|A. J. Hinch|
Hinch at spring training in 2015
|Detroit Tigers - No. 14|
|Catcher / Manager|
|Born: May 15, 1974|
|April 1, 1998, for the Oakland Athletics|
|Last MLB appearance|
|September 24, 2004, for the Philadelphia Phillies|
|Runs batted in||112|
|Career highlights and awards|
Andrew Jay Hinch (born May 15, 1974) is an American professional baseball coach and former player who is the manager of the Detroit Tigers of Major League Baseball. He won the World Series in 2017 as the manager of the Houston Astros. Before joining the Astros, Hinch played catcher for the Oakland Athletics (1998-2000), Kansas City Royals (2001-2002), Detroit Tigers (2003), and Philadelphia Phillies (2004), managed the Arizona Diamondbacks (from May 2009 to July 2010), and was vice president of professional scouting for the San Diego Padres (from September 2010 to August 2014). Hinch has a degree in psychology from Stanford University.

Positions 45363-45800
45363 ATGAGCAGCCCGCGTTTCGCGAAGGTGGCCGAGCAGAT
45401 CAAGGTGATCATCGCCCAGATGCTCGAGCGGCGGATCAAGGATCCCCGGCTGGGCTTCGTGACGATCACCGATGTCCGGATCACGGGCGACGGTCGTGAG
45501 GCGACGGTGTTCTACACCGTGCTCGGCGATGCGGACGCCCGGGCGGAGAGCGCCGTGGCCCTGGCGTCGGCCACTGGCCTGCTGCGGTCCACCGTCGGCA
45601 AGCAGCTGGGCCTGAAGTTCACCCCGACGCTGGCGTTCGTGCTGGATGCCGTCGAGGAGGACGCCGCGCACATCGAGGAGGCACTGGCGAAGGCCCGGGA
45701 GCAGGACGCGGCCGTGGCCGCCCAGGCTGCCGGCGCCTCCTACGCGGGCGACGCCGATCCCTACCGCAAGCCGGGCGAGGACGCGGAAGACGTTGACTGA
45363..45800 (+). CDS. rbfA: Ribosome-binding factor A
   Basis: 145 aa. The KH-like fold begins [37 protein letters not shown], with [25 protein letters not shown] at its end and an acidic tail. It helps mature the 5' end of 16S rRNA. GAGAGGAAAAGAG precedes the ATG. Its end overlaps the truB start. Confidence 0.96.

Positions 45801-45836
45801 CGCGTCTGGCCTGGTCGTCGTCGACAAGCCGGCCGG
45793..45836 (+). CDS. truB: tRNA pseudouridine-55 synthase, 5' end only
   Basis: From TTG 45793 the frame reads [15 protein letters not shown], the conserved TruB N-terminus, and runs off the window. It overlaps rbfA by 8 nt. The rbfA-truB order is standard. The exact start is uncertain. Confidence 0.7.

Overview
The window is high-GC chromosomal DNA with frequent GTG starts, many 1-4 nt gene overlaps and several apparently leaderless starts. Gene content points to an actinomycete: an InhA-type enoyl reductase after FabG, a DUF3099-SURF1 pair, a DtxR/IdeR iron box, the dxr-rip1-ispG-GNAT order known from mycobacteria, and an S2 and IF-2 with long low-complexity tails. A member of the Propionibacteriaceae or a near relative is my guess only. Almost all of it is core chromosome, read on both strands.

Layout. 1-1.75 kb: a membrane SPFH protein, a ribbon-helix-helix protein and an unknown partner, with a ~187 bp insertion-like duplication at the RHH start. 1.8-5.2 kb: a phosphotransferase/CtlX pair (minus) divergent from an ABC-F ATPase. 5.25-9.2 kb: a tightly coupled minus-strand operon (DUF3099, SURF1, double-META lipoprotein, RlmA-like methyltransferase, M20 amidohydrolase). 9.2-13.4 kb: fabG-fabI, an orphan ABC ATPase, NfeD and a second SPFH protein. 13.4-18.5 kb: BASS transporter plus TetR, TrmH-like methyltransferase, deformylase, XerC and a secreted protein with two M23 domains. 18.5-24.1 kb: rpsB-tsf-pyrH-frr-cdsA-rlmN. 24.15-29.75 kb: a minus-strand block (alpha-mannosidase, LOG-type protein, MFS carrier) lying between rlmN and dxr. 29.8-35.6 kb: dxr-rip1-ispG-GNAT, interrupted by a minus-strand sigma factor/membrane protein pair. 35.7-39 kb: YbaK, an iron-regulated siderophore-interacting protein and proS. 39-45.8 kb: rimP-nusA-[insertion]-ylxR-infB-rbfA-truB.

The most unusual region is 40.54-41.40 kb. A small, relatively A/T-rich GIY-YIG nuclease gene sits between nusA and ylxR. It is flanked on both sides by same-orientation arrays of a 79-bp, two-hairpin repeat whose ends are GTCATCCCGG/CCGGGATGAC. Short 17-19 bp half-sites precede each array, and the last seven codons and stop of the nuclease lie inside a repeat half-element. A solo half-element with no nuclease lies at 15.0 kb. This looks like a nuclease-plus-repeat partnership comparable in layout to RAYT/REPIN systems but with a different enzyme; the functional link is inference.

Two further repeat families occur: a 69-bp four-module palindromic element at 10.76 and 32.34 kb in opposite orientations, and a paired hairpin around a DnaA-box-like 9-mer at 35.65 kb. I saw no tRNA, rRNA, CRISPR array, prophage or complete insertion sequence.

Hinch lived in Nashua, Iowa until he was eight, when he moved to Oklahoma. He is a 1992 graduate of Midwest City High School in Midwest City, Oklahoma, where, as a senior, he was the 1992 National Gatorade Player of the Year in baseball. He was drafted in the second round of the Major League Baseball draft but elected to attend Stanford University, where he was a third-round pick after his junior year in 1995. He decided to return to school and was again a third-round pick as a senior in 1996. At Stanford he joined Delta Tau Delta International Fraternity. Hinch won a bronze medal for the United States at the 1996 Atlanta Olympics and was named to the 1998 Topps All-Star Rookie Team.